Though he says he didn’t read about NDEs until after he wrote he experience down, I can’t help wondering how much of his story was later interpreted in ways that conformed to his subsequent research. He refers to seeing flocks of orbs—shimmering beings with streamers trailing behind them—as angels. He calls the God-orb Om due to the New Agey sound it emitted. He believes this was God not because of any “I am the Lord God” pronouncements, but due to the feeling he experienced in its presence. The Girl on the Butterfly Wing, as Alexander calls her (as referred to in Near-Death is But a Coma-Dream), is belatedly identified as the late sister he never met. So, he recognized her immediately after he received a photo of the sister, right? Nope. He only decided she was the butterfly-rider after he read the story of a young girl telling her parents that she had been comforted by an older brother during her NDE, even though she didn’t know that she actually had a brother who died before she was born. Cue the theremin music. (You think maybe she had overheard her parents discussing the dead brother? Or maybe she always wanted an older brother?) One wonders whether the image of the woman in his mind, many months after his NDE, might have morphed into the one in the picture of his dead sister. Memory is not like Memorex. It’s more like Play-Doh.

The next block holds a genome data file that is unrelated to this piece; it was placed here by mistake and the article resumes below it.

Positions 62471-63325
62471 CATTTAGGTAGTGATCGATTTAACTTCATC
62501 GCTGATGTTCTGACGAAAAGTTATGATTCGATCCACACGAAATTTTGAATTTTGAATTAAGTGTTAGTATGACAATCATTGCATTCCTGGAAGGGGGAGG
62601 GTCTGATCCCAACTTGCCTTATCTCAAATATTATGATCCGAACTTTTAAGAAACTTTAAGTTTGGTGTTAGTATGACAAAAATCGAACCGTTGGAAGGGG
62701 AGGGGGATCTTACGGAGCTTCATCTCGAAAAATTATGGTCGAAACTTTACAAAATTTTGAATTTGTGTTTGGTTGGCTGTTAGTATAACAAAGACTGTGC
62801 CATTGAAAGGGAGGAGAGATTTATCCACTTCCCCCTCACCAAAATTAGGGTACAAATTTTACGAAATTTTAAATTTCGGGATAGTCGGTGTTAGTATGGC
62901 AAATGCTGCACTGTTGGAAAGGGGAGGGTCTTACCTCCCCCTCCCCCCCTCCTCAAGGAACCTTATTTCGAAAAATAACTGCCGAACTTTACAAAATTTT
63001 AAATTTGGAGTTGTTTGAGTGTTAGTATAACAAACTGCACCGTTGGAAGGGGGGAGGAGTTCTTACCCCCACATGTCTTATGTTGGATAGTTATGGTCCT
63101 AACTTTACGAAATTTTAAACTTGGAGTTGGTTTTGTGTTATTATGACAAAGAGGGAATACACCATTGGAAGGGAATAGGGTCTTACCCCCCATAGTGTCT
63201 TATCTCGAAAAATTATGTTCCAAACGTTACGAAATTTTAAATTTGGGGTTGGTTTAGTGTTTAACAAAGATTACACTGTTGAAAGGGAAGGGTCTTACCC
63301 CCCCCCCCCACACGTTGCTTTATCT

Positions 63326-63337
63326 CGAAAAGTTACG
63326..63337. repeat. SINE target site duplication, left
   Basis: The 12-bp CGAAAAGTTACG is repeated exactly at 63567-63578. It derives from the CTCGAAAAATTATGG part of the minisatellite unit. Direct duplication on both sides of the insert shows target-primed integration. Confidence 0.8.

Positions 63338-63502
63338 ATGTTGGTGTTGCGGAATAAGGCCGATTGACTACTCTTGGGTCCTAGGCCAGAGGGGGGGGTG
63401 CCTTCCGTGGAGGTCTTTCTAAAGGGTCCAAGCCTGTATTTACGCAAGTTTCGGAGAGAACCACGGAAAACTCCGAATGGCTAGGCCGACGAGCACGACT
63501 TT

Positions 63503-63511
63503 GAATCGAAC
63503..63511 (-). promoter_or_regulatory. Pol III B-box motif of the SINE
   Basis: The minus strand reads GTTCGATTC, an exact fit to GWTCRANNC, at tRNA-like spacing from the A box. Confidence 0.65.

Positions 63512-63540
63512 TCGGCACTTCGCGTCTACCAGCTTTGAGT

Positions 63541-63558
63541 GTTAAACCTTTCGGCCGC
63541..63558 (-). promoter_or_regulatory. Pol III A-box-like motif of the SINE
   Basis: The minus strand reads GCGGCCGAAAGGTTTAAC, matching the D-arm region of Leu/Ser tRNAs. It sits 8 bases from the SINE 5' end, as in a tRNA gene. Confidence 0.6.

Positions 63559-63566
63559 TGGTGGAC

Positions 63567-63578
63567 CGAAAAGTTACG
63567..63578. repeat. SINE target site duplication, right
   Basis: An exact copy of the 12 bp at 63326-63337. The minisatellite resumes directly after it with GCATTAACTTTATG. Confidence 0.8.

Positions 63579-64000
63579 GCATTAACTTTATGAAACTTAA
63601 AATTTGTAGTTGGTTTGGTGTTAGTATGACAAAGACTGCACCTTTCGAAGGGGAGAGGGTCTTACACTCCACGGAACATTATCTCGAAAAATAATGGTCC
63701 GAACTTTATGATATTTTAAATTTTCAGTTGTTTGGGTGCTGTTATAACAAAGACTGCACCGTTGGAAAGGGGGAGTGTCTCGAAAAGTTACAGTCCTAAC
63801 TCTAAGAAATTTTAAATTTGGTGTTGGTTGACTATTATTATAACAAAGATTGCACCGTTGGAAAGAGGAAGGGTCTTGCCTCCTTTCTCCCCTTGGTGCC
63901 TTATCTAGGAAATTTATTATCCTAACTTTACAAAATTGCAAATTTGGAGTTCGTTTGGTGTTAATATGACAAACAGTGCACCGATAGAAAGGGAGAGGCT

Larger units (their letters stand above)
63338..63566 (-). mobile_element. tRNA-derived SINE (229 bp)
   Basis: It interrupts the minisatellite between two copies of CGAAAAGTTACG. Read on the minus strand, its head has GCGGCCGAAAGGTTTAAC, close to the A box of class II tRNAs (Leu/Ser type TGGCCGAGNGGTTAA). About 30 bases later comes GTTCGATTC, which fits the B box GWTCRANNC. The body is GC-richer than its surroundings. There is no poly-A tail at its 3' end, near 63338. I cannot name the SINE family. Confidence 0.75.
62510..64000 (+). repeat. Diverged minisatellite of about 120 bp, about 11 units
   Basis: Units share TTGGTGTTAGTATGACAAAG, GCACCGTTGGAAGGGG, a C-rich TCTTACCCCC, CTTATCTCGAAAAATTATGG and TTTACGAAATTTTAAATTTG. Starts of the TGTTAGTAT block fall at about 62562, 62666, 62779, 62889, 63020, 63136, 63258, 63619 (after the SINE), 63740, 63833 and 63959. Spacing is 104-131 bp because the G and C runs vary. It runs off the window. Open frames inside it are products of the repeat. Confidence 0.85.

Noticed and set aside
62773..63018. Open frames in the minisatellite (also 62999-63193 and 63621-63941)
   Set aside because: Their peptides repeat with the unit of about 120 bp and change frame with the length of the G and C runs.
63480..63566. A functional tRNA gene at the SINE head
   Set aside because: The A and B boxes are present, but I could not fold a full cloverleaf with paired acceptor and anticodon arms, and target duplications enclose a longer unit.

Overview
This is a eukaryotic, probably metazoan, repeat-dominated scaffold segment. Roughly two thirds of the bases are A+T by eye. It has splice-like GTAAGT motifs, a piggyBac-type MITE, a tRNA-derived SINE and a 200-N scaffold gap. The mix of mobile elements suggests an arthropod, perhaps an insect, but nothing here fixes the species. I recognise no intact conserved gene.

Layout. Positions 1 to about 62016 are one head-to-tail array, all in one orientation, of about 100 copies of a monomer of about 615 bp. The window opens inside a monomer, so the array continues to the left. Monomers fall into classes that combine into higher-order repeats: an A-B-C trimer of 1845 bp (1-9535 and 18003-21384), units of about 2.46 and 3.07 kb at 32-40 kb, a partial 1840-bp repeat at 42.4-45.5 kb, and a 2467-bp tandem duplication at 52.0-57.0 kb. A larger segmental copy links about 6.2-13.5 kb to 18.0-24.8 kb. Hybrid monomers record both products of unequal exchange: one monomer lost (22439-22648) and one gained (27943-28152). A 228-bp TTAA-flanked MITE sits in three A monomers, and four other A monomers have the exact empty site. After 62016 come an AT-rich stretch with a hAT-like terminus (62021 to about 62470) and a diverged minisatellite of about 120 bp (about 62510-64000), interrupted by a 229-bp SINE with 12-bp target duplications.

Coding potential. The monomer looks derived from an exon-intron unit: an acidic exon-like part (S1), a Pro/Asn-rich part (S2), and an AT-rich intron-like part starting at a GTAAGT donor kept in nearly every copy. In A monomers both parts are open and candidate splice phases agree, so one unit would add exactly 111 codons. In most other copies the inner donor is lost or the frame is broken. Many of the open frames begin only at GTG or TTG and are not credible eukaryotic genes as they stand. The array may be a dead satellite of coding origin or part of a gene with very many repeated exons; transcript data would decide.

Soon before Alexander’s awakening, the crude Realm of the Earthworm’s-Eye View section of his NDE (which I wrote about in my last post) suddenly became more detailed. Instead of vague animal faces bubbling up from the murk, he heard prayers and saw recognizable faces. Not coincidentally, most of the faces belonged to the people praying around his bedside the night before and the day of his awakening. All but one, that is. And here’s where Alexander not only damages his claim of skepticism prior to his NDE, but also shows that he’s been engaging in unconscious mental editing.

His wife Holley apparently has an uncommon number of friends who believe they have psychic abilities. Yes, just as believers and nonbelievers can have perfectly happy marriages, so can skeptics and believers in psychic phenomena. Still, it makes me wonder how firm a skeptic Alexander really was. At any rate, one of Holley’s “psychic” friends, Susan Reintjes, is a channeller who claims to contact coma patients. So Holley asks Susan to contact Eben. Later he says that Susan was among the faces he saw, even though she was never in his hospital room. Wooooo.

Proof of Heaven?

You’ll be shocked to hear that I have a different interpretation, as someone who knew she had a trach and was on a ventilator  just from overhearing conversation around her (though I didn’t know I was in a coma). Perhaps Eben overheard Holley mentioning that Susan was going to try and contact him? Nah.